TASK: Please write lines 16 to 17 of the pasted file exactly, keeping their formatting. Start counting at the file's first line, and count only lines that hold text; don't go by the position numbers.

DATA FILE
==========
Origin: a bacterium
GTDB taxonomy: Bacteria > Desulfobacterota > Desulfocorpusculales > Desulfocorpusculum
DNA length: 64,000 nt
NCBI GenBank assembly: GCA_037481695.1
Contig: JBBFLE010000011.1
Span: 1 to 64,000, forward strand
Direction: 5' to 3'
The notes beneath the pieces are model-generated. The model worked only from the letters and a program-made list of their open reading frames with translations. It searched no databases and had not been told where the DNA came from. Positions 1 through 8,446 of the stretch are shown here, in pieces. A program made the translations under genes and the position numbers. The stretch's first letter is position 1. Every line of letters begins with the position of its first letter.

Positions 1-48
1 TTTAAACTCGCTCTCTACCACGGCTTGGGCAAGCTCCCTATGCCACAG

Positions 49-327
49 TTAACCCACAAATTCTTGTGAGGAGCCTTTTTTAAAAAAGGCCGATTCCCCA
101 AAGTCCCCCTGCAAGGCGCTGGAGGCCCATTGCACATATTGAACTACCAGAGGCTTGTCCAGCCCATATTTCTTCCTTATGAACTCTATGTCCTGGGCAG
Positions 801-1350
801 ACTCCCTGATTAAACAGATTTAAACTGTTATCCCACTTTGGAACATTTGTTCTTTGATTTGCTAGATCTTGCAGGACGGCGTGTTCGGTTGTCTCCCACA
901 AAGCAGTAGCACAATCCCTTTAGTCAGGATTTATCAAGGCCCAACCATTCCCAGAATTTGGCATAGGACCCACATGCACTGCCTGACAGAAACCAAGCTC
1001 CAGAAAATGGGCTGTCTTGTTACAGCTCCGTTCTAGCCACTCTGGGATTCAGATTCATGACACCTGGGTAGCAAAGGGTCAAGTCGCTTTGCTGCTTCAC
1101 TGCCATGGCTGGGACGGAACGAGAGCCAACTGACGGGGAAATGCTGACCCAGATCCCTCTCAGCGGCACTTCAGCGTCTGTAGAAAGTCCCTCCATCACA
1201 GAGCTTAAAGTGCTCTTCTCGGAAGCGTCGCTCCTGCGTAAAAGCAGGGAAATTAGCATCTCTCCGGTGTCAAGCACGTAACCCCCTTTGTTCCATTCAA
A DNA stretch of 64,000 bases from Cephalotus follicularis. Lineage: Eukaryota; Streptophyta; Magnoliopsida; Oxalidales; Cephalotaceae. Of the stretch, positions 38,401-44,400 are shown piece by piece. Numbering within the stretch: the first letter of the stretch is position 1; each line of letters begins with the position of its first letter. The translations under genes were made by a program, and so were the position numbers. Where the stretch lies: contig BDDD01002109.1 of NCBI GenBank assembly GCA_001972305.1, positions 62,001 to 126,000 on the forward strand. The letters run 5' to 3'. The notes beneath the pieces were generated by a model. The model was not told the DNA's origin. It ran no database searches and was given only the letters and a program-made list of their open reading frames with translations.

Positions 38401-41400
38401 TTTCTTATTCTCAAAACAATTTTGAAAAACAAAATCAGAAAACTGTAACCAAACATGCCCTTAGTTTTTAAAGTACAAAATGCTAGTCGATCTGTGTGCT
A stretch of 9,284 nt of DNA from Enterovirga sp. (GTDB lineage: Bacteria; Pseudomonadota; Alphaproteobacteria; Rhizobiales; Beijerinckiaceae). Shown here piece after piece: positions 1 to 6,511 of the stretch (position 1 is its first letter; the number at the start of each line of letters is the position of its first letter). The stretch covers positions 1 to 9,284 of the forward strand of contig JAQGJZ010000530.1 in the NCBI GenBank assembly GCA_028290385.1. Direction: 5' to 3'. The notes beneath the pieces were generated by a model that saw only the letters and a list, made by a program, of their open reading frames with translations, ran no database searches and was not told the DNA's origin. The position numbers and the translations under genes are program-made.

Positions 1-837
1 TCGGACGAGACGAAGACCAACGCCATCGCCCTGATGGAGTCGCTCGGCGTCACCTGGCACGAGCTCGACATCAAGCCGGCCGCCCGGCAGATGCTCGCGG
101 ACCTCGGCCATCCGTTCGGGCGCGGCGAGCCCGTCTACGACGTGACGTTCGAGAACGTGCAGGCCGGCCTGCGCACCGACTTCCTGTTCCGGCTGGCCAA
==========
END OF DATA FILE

901 AAGCAGTAGCACAATCCCTTTAGTCAGGATTTATCAAGGCCCAACCATTCCCAGAATTTGGCATAGGACCCACATGCACTGCCTGACAGAAACCAAGCTC
1001 CAGAAAATGGGCTGTCTTGTTACAGCTCCGTTCTAGCCACTCTGGGATTCAGATTCATGACACCTGGGTAGCAAAGGGTCAAGTCGCTTTGCTGCTTCAC